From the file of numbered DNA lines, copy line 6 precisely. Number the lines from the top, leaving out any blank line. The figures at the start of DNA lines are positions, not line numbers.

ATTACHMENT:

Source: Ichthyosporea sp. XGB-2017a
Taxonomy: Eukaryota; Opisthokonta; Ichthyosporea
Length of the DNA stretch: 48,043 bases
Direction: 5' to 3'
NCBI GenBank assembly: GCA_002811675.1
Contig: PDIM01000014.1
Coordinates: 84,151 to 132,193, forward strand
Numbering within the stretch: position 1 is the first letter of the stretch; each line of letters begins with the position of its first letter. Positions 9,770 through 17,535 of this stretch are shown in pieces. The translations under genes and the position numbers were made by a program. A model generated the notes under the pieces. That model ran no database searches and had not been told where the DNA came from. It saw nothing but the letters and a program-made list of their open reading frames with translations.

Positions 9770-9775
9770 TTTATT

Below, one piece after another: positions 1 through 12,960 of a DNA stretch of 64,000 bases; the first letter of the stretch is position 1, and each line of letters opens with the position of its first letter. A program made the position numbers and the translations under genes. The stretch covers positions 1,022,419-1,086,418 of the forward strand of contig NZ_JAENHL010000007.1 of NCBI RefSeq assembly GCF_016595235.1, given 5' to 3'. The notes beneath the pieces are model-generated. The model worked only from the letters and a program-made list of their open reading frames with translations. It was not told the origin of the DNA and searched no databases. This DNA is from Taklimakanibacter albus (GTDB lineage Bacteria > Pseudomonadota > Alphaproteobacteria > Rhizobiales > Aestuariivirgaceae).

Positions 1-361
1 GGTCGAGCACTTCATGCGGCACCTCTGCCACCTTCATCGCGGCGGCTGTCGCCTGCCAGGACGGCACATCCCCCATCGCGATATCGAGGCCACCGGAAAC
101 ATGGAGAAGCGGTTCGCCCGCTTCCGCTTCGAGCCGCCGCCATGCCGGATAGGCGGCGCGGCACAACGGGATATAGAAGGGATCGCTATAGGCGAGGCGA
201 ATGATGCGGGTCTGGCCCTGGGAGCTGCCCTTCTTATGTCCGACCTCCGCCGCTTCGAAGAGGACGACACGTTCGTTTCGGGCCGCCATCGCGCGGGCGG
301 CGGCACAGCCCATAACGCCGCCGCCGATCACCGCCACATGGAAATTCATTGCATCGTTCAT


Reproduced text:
Contig: PDIM01000014.1